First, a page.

The Quest for Innovation and Sustainability
- Innovation, Co-operation and Development series
Edited by Wilfred Dolfsma, Geert Duysters and Ionara Costa
Chapter 9: Changing Configuration of Alternative Energy Systems
9. Changing configuration of alternative energy systems Radhika Perrot INTRODUCTION The objective of this chapter is to look at how, over the years since the first oil price shock of the 1970s, firms, the government and technologies interacted with each other in both developed countries as well as in emerging economies. Each actor reacted to changes in the other and, as a result of these interactions, changes were observed in the market of alternative energy technologies. With recent surging oil prices and mounting pressures to reduce toxic gaseous emissions, both governments and firms interact with each other to move towards alternative energy solutions. Firms respond to policy measures implemented by the government, while the government on the other hand ensures that their policies stimulate innovation. We will, in part, look at the role played by firms and governments from emerging economies and how through their interaction they are indeed driving the direction of growth of these alternative energy technologies. Alternative energy technologies so discussed here include energy technologies that optimize energy consumption, cleaner energy technologies that reduce the amount of toxic gaseous emissions and renewable energy that sources energy from renewable sources like solar, hydro and wind. It will include renewable energy (energy from all natural sources like wind, solar, water and so forth) and other alternative or cleaner forms of energy like hydrogen and bio-fuels. The formidable task is now on the government to transform the existing fossil fuel energy system into a more sustainable form that consumes less...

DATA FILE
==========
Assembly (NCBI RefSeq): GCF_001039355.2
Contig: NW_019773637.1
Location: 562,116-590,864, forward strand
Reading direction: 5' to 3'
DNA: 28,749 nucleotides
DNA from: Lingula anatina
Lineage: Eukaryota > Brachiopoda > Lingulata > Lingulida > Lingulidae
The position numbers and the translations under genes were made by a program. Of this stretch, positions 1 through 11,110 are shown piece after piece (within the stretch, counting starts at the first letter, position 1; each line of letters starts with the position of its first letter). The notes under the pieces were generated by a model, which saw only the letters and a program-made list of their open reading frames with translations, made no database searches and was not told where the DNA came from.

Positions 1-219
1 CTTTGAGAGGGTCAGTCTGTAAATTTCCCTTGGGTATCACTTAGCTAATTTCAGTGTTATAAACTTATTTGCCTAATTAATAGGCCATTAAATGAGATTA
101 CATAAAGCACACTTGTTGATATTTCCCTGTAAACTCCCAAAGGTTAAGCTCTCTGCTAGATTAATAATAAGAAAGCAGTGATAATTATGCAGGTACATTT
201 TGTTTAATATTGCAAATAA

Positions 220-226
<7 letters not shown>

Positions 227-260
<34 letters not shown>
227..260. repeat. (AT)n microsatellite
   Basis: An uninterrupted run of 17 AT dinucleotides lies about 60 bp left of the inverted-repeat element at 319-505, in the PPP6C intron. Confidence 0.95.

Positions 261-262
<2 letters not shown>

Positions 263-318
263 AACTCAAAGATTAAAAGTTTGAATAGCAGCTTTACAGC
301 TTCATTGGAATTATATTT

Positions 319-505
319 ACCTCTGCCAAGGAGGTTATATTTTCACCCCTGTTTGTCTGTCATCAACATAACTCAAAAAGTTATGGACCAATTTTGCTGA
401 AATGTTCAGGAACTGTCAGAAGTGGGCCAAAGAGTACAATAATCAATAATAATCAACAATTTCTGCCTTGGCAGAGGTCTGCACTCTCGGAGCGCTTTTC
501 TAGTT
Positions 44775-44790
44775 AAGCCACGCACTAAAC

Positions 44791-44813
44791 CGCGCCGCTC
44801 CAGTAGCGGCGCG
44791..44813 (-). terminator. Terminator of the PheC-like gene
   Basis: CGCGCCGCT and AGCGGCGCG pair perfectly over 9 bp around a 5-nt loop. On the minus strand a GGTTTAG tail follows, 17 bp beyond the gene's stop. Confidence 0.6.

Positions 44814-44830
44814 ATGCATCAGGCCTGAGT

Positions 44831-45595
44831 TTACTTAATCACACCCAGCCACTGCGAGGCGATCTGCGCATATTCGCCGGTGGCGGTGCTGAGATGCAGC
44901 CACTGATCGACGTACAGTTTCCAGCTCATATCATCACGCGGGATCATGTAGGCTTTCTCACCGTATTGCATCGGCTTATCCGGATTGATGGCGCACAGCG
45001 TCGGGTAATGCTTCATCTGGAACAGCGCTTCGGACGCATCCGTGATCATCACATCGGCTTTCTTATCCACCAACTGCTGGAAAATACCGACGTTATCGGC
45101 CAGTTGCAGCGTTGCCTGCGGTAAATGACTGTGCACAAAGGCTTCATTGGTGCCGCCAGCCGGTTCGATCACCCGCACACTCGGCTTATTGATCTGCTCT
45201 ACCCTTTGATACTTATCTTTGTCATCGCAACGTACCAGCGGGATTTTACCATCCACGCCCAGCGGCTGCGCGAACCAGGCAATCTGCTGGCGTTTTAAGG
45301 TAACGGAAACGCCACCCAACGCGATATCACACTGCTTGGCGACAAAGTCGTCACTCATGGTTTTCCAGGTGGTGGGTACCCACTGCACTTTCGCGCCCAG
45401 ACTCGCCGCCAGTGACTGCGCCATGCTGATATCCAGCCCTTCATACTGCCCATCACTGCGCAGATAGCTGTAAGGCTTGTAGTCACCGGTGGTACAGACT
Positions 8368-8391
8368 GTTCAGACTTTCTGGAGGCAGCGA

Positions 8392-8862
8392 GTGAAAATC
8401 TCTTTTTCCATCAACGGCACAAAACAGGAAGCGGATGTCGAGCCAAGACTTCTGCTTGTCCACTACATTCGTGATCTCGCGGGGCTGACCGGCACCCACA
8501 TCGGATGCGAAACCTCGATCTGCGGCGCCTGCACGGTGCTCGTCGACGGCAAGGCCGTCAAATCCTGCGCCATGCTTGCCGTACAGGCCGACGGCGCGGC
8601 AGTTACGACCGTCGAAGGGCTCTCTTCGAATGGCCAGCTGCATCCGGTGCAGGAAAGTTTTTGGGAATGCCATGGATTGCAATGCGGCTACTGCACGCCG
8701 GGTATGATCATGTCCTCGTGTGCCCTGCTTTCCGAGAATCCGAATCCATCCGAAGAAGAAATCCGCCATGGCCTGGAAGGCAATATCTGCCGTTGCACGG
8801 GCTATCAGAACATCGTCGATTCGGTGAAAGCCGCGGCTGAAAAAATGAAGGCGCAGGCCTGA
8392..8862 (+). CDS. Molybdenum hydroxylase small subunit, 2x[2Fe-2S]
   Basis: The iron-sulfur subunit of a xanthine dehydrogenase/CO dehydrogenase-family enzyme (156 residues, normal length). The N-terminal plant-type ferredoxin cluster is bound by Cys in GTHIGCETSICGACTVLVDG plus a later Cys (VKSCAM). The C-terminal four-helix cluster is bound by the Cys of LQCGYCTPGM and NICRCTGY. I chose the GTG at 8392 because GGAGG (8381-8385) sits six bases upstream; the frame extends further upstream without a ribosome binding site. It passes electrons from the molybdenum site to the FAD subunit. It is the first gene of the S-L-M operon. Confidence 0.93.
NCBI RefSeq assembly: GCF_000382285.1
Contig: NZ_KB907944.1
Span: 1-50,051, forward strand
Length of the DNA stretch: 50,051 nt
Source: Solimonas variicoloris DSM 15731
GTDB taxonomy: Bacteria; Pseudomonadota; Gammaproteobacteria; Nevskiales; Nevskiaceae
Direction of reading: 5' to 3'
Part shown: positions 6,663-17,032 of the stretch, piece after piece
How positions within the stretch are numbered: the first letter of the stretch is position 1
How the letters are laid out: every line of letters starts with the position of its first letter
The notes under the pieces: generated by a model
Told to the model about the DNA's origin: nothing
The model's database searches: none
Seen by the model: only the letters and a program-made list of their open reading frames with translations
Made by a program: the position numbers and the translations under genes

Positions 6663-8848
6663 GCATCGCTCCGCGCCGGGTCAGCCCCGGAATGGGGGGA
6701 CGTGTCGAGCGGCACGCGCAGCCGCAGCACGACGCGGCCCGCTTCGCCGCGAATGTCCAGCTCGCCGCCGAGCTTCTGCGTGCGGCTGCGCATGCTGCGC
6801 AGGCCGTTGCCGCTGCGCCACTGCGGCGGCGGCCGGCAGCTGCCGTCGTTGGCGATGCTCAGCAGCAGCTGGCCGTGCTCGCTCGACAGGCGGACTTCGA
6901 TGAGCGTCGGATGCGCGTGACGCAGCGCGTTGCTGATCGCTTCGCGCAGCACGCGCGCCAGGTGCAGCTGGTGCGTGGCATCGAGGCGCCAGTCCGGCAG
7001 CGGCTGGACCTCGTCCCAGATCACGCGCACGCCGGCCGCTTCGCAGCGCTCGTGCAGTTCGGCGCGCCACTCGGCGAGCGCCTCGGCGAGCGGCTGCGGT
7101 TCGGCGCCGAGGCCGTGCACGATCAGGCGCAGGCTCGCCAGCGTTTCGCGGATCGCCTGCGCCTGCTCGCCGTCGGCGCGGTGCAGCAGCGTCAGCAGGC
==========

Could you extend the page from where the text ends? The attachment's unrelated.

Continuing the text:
You are not authenticated to view the full text of this chapter or article.
Elgaronline requires a subscription or purchase to access the full text of books or journals. Please login through your library system or with your personal username and password on the homepage.
Non-subscribers can freely search the site, view abstracts/ extracts and download selected front matter and introductory chapters for personal use.
Your library may not have purchased all subject areas. If you are authenticated and think you should have access to this title, please contact your librarian.